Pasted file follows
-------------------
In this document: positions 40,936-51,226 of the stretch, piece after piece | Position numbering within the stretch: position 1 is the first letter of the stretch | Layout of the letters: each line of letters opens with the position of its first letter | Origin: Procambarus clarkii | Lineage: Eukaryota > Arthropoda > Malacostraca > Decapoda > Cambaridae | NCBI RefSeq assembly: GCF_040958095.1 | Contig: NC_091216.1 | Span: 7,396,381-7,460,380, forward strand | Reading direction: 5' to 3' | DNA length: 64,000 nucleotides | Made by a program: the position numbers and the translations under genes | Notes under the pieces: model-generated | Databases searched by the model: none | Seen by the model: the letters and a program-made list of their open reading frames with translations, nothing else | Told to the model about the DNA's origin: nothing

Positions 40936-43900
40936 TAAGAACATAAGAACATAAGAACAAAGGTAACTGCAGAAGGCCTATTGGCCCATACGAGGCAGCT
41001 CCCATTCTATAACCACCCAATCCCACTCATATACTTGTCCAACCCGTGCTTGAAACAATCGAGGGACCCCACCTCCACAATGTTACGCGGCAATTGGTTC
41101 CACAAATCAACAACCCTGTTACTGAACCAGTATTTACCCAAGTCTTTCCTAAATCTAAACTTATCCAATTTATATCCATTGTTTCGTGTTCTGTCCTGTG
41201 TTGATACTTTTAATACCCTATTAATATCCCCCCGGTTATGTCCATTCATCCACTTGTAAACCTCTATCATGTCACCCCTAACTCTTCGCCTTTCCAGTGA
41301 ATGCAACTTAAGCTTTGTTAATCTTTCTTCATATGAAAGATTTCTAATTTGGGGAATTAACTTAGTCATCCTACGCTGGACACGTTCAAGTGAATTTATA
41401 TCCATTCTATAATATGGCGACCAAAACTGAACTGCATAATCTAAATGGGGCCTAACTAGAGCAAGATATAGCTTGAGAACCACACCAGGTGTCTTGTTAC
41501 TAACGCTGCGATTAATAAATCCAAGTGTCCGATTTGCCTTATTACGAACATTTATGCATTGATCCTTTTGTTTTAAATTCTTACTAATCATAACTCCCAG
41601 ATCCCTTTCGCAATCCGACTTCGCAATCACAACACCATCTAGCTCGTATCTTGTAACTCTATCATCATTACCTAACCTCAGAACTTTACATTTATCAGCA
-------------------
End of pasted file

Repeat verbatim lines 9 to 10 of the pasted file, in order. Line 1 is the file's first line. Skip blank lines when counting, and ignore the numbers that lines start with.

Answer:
41501 TAACGCTGCGATTAATAAATCCAAGTGTCCGATTTGCCTTATTACGAACATTTATGCATTGATCCTTTTGTTTTAAATTCTTACTAATCATAACTCCCAG
41601 ATCCCTTTCGCAATCCGACTTCGCAATCACAACACCATCTAGCTCGTATCTTGTAACTCTATCATCATTACCTAACCTCAGAACTTTACATTTATCAGCA